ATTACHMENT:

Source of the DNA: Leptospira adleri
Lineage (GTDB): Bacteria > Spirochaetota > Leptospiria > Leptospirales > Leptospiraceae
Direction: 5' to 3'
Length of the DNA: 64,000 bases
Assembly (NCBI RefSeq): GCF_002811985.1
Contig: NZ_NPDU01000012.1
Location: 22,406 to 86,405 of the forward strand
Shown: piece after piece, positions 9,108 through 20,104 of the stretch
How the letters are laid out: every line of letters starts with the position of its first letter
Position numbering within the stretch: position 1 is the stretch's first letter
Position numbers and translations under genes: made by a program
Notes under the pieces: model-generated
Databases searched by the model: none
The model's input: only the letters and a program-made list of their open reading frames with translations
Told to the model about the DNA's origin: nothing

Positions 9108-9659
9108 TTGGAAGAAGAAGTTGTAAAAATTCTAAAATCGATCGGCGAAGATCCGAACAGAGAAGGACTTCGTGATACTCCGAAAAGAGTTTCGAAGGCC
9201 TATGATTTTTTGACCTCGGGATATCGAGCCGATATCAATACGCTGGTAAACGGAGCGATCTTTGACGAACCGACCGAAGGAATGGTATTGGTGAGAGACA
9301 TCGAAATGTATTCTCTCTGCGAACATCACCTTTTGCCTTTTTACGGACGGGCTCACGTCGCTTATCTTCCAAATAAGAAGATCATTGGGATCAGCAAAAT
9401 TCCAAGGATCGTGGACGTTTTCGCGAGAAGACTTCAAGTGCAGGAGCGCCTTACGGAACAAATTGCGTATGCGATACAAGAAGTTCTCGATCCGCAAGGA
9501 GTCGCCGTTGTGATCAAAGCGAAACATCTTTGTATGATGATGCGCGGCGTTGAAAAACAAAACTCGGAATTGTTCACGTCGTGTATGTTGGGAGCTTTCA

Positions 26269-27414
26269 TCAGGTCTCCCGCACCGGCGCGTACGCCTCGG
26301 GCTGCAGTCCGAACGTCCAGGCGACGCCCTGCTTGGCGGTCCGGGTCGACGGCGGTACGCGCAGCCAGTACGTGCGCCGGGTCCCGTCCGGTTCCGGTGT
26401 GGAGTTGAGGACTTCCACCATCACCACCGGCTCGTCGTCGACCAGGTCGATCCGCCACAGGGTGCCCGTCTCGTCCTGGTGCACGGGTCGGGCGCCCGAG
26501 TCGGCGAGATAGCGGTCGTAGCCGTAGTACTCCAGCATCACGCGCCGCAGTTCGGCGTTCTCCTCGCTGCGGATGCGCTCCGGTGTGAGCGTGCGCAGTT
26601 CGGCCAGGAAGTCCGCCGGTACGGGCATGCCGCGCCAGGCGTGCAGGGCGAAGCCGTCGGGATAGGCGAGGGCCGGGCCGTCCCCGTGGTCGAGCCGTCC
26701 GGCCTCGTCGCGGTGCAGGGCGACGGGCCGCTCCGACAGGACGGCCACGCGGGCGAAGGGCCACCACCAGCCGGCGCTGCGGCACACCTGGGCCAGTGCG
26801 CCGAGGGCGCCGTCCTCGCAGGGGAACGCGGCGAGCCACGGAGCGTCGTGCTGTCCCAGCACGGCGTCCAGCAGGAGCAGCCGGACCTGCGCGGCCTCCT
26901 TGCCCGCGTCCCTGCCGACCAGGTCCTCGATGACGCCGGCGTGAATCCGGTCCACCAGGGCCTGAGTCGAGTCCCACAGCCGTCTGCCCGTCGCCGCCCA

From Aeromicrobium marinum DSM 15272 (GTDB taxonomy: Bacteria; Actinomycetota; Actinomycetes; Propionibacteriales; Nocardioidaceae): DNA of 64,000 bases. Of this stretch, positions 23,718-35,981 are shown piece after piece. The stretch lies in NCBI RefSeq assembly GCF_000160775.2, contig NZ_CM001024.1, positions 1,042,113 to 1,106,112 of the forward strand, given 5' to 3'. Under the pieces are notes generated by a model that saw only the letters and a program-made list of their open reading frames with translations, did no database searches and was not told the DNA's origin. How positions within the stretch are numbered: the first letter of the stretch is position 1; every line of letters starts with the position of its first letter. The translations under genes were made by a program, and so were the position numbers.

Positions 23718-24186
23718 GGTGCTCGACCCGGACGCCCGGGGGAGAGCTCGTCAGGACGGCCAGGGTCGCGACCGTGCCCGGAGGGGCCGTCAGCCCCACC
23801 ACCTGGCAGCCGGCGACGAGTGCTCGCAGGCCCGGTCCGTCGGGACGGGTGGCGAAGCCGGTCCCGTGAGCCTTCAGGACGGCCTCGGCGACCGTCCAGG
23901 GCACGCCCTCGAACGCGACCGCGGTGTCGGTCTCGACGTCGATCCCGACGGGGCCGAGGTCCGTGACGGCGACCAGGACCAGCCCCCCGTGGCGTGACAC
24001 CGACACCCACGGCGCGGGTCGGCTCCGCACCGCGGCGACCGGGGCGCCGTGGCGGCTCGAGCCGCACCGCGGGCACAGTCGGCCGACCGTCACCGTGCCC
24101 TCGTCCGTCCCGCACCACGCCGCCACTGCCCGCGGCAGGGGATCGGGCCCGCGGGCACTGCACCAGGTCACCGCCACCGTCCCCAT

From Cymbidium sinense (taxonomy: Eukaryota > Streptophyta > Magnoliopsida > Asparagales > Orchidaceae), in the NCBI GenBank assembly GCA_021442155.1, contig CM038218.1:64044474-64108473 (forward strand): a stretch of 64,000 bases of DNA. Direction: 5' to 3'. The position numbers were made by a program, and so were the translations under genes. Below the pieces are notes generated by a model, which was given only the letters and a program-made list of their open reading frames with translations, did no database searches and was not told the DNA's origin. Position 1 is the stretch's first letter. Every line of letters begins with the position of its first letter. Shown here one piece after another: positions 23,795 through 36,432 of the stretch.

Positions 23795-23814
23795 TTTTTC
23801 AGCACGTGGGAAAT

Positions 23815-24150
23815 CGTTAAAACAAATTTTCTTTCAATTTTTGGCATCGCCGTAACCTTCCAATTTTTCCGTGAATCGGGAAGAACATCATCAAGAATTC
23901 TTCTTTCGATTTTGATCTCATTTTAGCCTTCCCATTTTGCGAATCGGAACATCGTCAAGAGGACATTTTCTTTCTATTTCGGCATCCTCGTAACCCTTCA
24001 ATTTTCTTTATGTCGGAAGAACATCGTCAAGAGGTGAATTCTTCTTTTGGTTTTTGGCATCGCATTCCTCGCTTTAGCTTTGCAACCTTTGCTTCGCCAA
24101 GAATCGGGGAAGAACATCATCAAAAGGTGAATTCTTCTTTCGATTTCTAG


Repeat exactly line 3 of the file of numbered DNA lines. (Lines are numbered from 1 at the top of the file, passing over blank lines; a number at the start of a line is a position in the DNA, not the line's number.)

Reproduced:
Direction: 5' to 3'